Decoding the BJP blame game over mishandling of Manipur crisis

Prime Minister Narendra Modi and Home Minister Amit Shah try to deflect attention by dwelling on past lapses by Congress regimes.

Published : Aug 24, 2023 11:00 IST - 5 MINS READ

Home Minister Amit Shah addresses the Lok Sabha as Prime Minister Narendra Modi looks on, during the monsoon session on August 10.

Home Minister Amit Shah addresses the Lok Sabha as Prime Minister Narendra Modi looks on, during the monsoon session on August 10. | Photo Credit: ANI

The opposition has rapped the BJP government at the Centre over its handling of the Manipur crisis and repeatedly attacked Prime Minister Narendra Modi over his silence on the issue.

Nearly 20 days after the monsoon session of Parliament began on July 20, Modi and Home Minister Amit Shah spoke on the issue while replying to a no-confidence motion in the Lok Sabha.

Prior to this, the government and the opposition could not agree to a debate on Manipur over differences over rules and in calling the Prime Minister for reply, apart from internal disagreement within the opposition on issuing a joint statement.

“Racial violence”

In their statements, both Modi and Shah talked about violence in Manipur in the past during Congress regimes and flagged the recurrence of “racial violence” in the State for a long time. While NCP chief Sharad Pawar took a swipe at Modi for not considering the situation in Manipur serious enough to make a visit to the troubled State, Congress leader Gaurav Gogoi accused the Prime Minister of misleading the nation. The opposition parties also slammed Modi and Shah for drawing parallels between violence against women in other States with the horrific events in Manipur.

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Speaking to Frontline on August 16, BJP national general secretary Tarun Chugh ruled out the possibility of Manipur Chief Minister N. Biren Singh’s resignation or his removal. “Why [should we] remove the person who is engaged in improving the situation on the ground? He has played a key role in all corrective measures being taken there,” he said and claimed that the situation had improved.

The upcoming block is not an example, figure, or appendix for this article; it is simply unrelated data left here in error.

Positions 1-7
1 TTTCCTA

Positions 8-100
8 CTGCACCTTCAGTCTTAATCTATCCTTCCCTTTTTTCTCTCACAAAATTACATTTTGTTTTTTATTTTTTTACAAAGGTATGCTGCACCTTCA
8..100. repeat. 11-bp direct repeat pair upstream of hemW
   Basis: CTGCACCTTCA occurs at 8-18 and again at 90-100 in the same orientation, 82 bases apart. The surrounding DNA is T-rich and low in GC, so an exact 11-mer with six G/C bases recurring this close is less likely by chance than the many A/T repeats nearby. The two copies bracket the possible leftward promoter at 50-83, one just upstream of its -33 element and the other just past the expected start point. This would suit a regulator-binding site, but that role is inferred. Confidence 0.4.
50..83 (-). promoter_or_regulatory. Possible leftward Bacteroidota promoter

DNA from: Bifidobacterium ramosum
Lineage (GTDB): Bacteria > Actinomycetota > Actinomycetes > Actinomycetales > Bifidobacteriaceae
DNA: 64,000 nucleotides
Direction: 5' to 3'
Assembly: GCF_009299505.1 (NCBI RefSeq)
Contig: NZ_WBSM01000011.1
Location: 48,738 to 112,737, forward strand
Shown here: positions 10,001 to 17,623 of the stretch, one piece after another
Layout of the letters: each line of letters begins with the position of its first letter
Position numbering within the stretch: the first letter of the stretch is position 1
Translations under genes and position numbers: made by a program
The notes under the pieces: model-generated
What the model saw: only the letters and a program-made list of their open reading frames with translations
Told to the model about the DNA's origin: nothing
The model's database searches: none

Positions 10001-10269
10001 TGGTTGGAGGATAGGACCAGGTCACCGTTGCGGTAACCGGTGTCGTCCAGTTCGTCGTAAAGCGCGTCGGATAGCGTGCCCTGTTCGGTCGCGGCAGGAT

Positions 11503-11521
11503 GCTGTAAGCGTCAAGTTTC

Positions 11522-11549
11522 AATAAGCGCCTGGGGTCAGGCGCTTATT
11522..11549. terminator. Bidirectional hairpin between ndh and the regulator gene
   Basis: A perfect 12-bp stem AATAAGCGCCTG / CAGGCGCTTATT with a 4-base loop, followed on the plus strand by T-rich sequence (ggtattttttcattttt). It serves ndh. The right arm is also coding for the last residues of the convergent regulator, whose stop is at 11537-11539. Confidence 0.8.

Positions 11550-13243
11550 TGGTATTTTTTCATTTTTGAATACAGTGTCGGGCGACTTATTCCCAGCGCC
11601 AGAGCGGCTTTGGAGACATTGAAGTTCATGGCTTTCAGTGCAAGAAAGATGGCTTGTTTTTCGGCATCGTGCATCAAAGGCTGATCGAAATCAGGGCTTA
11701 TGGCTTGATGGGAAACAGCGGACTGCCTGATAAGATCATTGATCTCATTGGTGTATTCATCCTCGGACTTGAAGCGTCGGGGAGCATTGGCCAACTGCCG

Chugh added: “Lives have been lost, which is painful. The situation has now improved and is now under control. Peace has been restored. Law and order is being maintained strictly.”

Opposition leaders protest outside Parliament on July 24 demanding that the Prime Minister speak on the Manipur situation.

Opposition leaders protest outside Parliament on July 24 demanding that the Prime Minister speak on the Manipur situation. | Photo Credit: AP

On August 15, mentioning Manipur in his Independence Day Speech, Modi said: “In the past few weeks, particularly in Manipur and some other parts of India, there has been a spell of violence, where many people lost their lives, and the dignity of mothers and daughters was violated. However, in the last few days, we have been hearing continuous reports of peace, and the entire nation stands with the people of Manipur. The people of Manipur have maintained peace in the past few days, and they should continue to foster that peace, as it is the path to resolution. Both the State and Central governments are working together to find solutions to the issues and will continue to do so.”